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In-Home Senior Care Health Watch: Are Low Levels of Iron Related to Hearing Loss?

Dec 30, 2016 by Tony B.

Researchers have found that people with iron deficiency anemia were 2.4 times likely to develop some sort of hearing loss as compared to those without iron deficiency.  In the study (published December 29th in the JAMA Otolaryngology-Head & Neck Surgery ) researchers looked at 300, 000 adults in Hershey, Pennsylvania aged between 21 to 90 and found some interesting correlations between IDA and hearing loss.

Sudden sensorineural hearing loss (SNHL) which is the sudden and rapid deterioration of hearing in a period of seventy-hours or less, is 1.8% more likely to occur in patients with IDA. In 2014, 15% of the general population reported problems with hearing – the highest prevalence was among white men.1

Overall the prevalence of combined hearing loss (SNHL and Conductive Hearing Loss) was present in 3.4% of the population with IDA compared to just 1.6% of those without IDA. Conductive Hearing Loss is generally attributed to more ‘mechanical’ issues (ruptured eardrum, ear wax, channel blockages, etc.), and was not considered by the researchers in the study.

The researchers note that there is an association between IDA in adults and hearing loss but the exact causation and correlation is not fully understood, however, what can be extrapolated is the prompt diagnosis and treatment of IDA may positively affect the overall health of adult with hearing loss.

Common reasons for iron deficiency in seniors include kidney disease, alcohol abuse, drug abuse, chemotherapy and cancer. If you suspect your senior is anemic or has an iron deficiency check with your doctor for possible causes and what lifestyle changes can be made to address the issue.  Iron supplements should not be taken without a physician’s supervision as too much iron may cause depression, loss of muscle mass and strength, enlarged liver or spleen or chronic fatigue and joint pain.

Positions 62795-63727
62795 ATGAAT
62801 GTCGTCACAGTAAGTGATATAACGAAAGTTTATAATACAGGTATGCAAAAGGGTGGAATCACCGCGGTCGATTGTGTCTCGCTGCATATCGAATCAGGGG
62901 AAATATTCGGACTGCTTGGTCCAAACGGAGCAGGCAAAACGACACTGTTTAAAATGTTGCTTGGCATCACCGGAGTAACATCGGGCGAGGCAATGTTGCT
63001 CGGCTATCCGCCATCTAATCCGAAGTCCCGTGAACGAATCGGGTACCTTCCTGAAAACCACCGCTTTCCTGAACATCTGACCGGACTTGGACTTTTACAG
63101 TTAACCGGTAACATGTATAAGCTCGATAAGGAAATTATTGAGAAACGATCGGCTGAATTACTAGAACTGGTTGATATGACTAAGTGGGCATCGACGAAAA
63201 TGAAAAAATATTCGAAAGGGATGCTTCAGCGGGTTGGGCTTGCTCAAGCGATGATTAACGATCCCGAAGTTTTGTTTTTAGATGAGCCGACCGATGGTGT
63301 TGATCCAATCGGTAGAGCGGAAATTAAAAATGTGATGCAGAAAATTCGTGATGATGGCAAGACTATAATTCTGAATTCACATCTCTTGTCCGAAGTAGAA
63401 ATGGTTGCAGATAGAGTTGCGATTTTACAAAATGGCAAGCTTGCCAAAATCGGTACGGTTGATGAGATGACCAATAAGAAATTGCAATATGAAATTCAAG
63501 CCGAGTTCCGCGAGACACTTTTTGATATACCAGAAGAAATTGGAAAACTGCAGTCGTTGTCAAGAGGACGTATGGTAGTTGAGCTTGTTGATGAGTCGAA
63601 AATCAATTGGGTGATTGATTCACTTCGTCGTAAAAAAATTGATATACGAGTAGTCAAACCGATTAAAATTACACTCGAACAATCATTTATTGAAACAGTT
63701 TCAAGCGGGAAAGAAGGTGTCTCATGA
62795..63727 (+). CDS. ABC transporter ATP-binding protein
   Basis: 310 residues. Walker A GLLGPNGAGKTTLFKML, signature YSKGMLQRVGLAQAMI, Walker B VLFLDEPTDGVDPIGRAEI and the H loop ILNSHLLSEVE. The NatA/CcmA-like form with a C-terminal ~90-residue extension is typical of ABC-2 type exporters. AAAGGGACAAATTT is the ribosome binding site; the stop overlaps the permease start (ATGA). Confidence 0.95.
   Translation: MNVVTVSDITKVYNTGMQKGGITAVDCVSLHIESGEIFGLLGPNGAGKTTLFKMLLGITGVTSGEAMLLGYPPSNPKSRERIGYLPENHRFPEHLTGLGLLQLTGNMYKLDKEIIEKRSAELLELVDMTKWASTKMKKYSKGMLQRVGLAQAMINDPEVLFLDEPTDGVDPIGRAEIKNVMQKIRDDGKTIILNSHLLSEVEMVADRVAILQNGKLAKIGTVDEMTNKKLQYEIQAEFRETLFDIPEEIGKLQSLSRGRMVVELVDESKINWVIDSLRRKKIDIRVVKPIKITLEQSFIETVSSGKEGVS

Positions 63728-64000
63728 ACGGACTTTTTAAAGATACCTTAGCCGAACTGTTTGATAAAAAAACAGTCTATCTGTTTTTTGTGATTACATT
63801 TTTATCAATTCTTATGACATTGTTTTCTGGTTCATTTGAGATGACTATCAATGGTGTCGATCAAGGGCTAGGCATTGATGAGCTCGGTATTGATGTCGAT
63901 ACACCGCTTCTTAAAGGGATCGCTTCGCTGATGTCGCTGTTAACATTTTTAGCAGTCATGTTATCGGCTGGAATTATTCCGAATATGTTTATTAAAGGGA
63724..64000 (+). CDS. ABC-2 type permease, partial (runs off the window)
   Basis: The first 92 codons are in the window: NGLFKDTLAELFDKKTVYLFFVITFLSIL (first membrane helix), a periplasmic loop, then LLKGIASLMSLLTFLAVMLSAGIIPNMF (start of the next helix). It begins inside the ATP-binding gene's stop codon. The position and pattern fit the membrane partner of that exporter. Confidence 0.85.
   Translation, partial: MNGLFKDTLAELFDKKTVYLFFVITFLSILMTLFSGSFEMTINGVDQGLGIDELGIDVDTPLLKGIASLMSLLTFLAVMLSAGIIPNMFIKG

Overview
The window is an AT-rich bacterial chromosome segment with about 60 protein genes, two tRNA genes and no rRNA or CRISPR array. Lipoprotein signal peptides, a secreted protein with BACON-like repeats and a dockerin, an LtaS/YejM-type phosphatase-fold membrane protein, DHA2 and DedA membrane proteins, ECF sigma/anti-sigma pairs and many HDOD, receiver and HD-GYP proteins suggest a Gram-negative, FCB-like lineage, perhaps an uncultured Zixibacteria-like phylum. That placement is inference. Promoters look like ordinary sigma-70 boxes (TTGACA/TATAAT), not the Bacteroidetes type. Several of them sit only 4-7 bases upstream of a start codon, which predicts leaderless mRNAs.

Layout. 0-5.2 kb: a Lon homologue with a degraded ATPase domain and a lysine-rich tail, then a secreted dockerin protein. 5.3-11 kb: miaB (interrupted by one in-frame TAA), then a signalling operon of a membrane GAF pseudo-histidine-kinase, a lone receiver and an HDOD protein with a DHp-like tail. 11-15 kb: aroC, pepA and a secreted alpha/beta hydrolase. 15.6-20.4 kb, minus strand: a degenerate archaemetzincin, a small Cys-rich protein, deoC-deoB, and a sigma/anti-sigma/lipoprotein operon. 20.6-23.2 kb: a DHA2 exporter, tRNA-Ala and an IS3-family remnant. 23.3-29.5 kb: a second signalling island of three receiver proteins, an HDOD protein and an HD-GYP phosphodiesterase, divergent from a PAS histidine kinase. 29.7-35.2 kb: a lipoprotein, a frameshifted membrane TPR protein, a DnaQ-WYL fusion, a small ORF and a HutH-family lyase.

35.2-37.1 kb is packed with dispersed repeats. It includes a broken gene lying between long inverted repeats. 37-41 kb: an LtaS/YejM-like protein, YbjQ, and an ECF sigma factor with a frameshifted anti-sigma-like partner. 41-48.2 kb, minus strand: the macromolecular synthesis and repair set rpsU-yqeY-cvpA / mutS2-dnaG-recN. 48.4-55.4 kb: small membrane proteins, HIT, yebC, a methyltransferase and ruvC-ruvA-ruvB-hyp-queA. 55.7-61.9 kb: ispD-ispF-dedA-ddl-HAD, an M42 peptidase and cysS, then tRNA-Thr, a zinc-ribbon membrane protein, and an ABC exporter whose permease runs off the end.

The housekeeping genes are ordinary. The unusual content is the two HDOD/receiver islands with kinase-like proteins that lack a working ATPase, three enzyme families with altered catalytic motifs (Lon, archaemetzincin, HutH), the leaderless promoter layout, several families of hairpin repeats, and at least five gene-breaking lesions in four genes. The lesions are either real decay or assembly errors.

Beyond their finding, the researchers also note that hearing loss in the adult population is linked to “…hospitalization, poor self-reported health, hypertension, diabetes and tobacco use.”  The full abstract of the study and data set summation can be found online at The JAMA Network.

  1. US Centers for Disease Control and Prevention. Summary health statistics for US adults: National Health Interview Survey, 2012. Vital Health Statistics, series 10, No.  260. http://www.cdc.gov/nchs/data/series/sr_10/sr10_260.pdf. Published 2014. Accessed January 12, 2016.
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